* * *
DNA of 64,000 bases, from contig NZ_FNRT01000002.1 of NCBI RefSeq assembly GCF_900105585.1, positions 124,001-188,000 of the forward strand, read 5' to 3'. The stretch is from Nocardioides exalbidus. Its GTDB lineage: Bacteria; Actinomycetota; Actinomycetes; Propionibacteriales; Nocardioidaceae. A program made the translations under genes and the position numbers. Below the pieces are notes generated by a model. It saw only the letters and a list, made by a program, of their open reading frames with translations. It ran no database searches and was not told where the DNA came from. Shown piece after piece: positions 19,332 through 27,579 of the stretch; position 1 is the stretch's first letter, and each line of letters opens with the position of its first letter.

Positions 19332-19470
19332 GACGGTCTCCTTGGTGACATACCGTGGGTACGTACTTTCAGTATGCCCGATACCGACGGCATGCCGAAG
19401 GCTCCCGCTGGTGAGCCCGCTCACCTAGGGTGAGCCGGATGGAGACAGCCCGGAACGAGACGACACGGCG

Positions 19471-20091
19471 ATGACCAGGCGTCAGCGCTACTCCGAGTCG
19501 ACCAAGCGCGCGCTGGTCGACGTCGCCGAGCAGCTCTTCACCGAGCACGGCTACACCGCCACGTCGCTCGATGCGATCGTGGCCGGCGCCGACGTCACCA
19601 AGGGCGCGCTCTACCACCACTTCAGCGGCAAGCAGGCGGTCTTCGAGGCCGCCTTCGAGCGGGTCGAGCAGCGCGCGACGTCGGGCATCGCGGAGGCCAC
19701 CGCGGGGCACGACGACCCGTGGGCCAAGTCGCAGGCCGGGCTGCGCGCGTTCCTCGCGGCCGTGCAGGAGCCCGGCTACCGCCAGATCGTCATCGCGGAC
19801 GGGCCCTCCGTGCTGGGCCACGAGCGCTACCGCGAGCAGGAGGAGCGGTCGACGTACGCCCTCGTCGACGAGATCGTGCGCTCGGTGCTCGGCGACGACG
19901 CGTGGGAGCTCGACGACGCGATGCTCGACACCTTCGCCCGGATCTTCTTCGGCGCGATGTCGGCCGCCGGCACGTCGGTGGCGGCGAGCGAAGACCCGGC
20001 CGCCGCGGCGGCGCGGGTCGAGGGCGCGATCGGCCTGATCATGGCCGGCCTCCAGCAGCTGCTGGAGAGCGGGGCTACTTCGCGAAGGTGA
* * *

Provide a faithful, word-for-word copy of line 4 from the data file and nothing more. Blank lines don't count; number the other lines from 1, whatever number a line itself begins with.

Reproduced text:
19401 GCTCCCGCTGGTGAGCCCGCTCACCTAGGGTGAGCCGGATGGAGACAGCCCGGAACGAGACGACACGGCG